Despite the currently high level of unmet need in the ovarian cancer therapeutic market, a strong pipeline of 462 diverse and innovative products in active development signals significant potential for alternatives to chemotherapy, according to business intelligence provider GBI Research.
The company’s latest report states that as the market becomes more diverse, it will become less reliant on indiscriminate and highly cytotoxic chemotherapy regimens, which do not target specific proteins in aberrant pathways in ovarian cancer.
Joshua Libberton, analyst for GBI Research, says that despite limited therapeutic options for ovarian cancer patients at the moment, almost 52% of ovarian cancer products in active development in the pipeline are considered to be first-in-class, as they have a molecular target not associated with any marketed products.
Libberton explains: “As the current ovarian cancer market has a large generic presence, and relatively few novel active pharmaceutical ingredients, the market has stagnated, leaving a large portion of the ovarian cancer population with significant unmet needs. Currently, ovarian cancer has the highest mortality rate of all gynaecological cancers and is fatal in a majority of patients, rendering it imperative that more effective therapies are developed.”
According to GBI Research, the high proportion of first-in-class innovation implies that the industry is pursuing novel approaches to treatment and reducing the focus on established therapies. Although innovation to date has been slow, greater disease understanding and awareness has created an environment in which it will thrive.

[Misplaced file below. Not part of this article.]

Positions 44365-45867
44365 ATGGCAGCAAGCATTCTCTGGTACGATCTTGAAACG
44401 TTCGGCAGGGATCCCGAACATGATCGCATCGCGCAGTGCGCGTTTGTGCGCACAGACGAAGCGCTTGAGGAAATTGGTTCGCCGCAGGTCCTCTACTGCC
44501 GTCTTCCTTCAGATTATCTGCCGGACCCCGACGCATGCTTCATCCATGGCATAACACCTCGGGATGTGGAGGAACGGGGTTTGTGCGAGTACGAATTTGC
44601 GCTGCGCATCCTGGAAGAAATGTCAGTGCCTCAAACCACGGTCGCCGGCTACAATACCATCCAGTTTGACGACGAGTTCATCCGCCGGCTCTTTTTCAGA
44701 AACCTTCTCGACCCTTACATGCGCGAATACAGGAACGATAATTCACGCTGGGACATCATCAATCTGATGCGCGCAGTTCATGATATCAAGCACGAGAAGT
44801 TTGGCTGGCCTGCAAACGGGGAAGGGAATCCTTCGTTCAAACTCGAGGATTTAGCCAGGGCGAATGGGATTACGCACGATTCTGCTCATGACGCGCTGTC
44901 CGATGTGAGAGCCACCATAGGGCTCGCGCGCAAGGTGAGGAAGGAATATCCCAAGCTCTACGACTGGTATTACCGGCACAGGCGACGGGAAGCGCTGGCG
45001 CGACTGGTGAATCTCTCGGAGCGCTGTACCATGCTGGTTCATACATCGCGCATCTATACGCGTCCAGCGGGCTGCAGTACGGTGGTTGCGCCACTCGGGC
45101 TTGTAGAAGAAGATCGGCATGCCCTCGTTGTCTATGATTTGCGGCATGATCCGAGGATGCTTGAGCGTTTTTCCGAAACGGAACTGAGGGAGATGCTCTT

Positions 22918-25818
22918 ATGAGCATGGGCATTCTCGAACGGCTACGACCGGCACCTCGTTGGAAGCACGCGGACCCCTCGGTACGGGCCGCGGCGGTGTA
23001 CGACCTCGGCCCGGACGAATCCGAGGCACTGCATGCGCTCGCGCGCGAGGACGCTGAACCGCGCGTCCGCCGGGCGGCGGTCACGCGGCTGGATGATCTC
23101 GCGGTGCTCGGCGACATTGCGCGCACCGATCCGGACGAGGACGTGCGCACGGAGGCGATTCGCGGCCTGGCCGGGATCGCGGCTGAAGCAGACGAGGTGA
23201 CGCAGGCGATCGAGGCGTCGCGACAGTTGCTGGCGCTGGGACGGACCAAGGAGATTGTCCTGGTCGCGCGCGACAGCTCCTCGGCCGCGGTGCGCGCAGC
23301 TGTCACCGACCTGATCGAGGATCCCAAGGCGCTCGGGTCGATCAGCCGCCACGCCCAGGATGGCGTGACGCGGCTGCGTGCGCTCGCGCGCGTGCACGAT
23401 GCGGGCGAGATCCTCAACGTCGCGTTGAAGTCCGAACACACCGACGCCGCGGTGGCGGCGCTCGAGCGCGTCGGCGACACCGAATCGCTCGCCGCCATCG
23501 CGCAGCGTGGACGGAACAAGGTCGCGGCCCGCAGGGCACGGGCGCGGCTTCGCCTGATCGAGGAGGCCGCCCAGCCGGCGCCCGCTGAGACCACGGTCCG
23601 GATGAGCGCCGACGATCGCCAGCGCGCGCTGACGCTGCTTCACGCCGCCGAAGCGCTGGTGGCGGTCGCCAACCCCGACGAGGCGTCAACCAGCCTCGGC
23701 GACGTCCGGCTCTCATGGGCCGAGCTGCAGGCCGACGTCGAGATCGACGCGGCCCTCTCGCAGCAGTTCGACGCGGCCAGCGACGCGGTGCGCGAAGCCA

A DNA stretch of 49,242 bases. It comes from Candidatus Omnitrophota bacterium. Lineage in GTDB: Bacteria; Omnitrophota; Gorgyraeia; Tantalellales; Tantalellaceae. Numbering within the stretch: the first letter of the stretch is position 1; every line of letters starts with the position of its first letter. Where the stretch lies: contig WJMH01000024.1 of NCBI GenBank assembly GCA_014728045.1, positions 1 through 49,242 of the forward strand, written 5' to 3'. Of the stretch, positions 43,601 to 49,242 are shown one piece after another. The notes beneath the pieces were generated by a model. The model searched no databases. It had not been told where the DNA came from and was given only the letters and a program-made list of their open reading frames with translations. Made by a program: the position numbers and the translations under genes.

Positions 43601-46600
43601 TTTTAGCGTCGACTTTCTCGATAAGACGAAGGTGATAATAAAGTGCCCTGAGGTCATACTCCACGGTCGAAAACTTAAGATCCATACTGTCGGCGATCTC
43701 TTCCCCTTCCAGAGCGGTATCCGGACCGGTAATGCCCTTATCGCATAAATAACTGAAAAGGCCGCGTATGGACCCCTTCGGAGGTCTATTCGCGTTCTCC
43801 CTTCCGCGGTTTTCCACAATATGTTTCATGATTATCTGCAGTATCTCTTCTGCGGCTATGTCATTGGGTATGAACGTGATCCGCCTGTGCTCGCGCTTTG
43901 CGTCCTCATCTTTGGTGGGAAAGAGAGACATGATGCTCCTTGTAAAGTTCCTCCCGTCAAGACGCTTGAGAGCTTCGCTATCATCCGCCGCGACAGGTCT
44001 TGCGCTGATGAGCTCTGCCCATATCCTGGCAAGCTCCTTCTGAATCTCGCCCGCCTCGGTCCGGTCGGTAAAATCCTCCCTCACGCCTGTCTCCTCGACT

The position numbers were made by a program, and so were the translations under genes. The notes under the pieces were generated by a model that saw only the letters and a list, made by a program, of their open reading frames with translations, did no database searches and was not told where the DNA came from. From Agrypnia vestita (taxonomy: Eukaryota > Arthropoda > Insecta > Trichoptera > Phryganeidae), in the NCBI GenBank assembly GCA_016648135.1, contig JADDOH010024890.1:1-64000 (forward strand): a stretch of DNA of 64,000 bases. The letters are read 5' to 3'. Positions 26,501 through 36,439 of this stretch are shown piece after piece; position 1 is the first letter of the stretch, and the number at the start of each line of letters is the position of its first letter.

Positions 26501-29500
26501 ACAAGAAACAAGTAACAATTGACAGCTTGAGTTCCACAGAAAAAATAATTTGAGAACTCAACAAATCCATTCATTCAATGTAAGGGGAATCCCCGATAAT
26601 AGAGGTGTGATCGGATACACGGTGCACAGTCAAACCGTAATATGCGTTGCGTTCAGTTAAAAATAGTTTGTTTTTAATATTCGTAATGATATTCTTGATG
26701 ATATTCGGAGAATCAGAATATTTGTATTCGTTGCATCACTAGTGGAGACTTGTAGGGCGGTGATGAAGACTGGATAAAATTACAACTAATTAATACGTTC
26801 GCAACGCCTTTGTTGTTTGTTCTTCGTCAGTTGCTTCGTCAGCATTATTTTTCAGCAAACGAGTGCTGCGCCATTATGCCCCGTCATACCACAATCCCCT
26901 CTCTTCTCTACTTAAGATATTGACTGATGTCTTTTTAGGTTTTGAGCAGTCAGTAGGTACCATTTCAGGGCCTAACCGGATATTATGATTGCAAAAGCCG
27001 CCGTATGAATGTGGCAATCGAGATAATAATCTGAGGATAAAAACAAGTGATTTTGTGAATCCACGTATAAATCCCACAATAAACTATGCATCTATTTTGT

Libberton continues: “In addition to the use of existing platinum-based chemotherapy, treatments such as anti-angiogenic treatments and Poly ADP Ribose Polymerase inhibitors are expected to have a positive impact on ovarian cancer survival in particular patient subsets. The pipeline is showing clear signs of innovation in ovarian cancer treatment, with many products deviating away from standard chemotherapy targets, and a high proportion of first-in-class drugs.”
“Despite fewer innovative products reaching the ovarian cancer market than other indications in the past, there is hope that an industry-wide perception of high rewards for successful first-in-class products and an innovative ovarian cancer pipeline can provide improved treatment options,” he concludes.